Qatar is an interesting case of modernization and conservative Islam trying to co-exist. The Thanis are ultra-conservative Wahhabis, just like the Saudi ruling house across the border, but it’s also a country that wants to be open for business with anyone and everyone. Alcohol is available though confined to hotels and a single, state-run liquor store for expatriates (half of whose patrons are, at any given time, in there buying booze for their Qatari friends and hosts). Other religions are openly tolerated, English is widely spoken, and commerce is the name of the game, but the image of an austere, conservative Islamic society is maintained as much as possible. When a country develops overnight from a poverty-stricken Arabian backwater whose economy barely subsisted on fishing and pearl-diving to a country whose fossil fuel reserves have given it the highest per-capita GDP in the world, you may expect some internal inconsistencies to develop, but there’s also enough wealth to spread around to keep the citizenry happy no matter what societal compromises need to be made. To Shaykh Hamad’s credit, he took a long-run view of things, investing the revenues from Qatar’s oil and gas reserves into education, infrastructure, health care, and other efforts to develop Qatar into a business destination to compete with neighboring Dubai, understanding that oil only lasts so long, but business is forever.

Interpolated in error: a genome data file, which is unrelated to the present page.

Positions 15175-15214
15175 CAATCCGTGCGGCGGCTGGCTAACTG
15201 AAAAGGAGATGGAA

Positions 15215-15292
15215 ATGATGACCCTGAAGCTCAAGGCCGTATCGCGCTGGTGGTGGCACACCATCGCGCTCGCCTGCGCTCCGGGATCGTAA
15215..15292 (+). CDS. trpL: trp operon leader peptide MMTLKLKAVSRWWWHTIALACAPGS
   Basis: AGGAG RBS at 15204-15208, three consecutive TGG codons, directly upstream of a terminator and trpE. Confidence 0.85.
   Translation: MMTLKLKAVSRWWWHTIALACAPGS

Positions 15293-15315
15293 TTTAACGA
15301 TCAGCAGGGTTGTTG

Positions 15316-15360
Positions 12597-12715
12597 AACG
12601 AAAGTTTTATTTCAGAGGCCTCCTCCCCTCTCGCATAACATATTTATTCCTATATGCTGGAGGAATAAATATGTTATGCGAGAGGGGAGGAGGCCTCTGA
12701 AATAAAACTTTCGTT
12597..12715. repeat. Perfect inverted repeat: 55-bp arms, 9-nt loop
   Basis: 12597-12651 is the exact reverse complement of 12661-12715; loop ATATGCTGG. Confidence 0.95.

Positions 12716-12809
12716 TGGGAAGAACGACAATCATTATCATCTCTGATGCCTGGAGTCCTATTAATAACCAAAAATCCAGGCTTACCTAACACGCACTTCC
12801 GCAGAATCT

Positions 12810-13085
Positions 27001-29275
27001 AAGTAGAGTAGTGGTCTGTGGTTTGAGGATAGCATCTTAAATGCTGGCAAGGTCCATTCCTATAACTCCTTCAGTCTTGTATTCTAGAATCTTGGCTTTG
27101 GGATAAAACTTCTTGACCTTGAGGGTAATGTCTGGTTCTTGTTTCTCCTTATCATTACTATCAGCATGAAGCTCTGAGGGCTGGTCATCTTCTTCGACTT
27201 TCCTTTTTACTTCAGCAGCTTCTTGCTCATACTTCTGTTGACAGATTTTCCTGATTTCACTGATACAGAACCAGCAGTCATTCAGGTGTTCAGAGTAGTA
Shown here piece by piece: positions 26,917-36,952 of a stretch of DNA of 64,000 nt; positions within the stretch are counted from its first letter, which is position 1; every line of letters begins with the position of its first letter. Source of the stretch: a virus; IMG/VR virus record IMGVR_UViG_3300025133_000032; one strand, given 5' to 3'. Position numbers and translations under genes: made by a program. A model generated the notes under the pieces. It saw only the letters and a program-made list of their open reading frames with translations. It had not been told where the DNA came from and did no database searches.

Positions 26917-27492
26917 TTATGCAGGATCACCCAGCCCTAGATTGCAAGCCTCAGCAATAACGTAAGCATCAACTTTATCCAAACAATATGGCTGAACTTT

There’s also a dark side. Qatar has a pretty lousy human rights record, with some of the abuses you’d expect from an absolutist regime (though as absolutist regimes go the Thanis are on the mild end of the scale) combined with the lousy women’s rights record you’d expect from a Wahhabi regime, and that combined with the peculiar Persian Gulf institution of forced labor imported from South Asia and elsewhere in the Arab world. One of the reasons Qatar has the highest per-capita GDP in the world is that it only has about 250,000-300,000 actual citizens. But you can’t run a wealthy, industrialized society with a quarter of a million people, so Qatar imports a lot of foreign expats and laborers, who outnumber the citizens probably 5-or-6-to-1 but who are treated according to how much the Qataris value their diplomatic or cultural ties to the foreigners’ homes; so, westerners are treated very well, other rich Gulf types also quite well, but Egyptians and Palestinians pretty badly, and Pakistanis, Indians, and Nepalese like indentured servants. The Qataris recruit workers in the latter nations with promises of paychecks fattened with enough Gulf money that they can support their families back home, then once they get to Qatar their passports are taken away and they’re told they owe the government for the cost of their airfare and room and board, so that windfall they were expecting to make is more like “just enough to keep you from starving if you pool your money with a whole bunch of other poor marks we conned over here along with you.”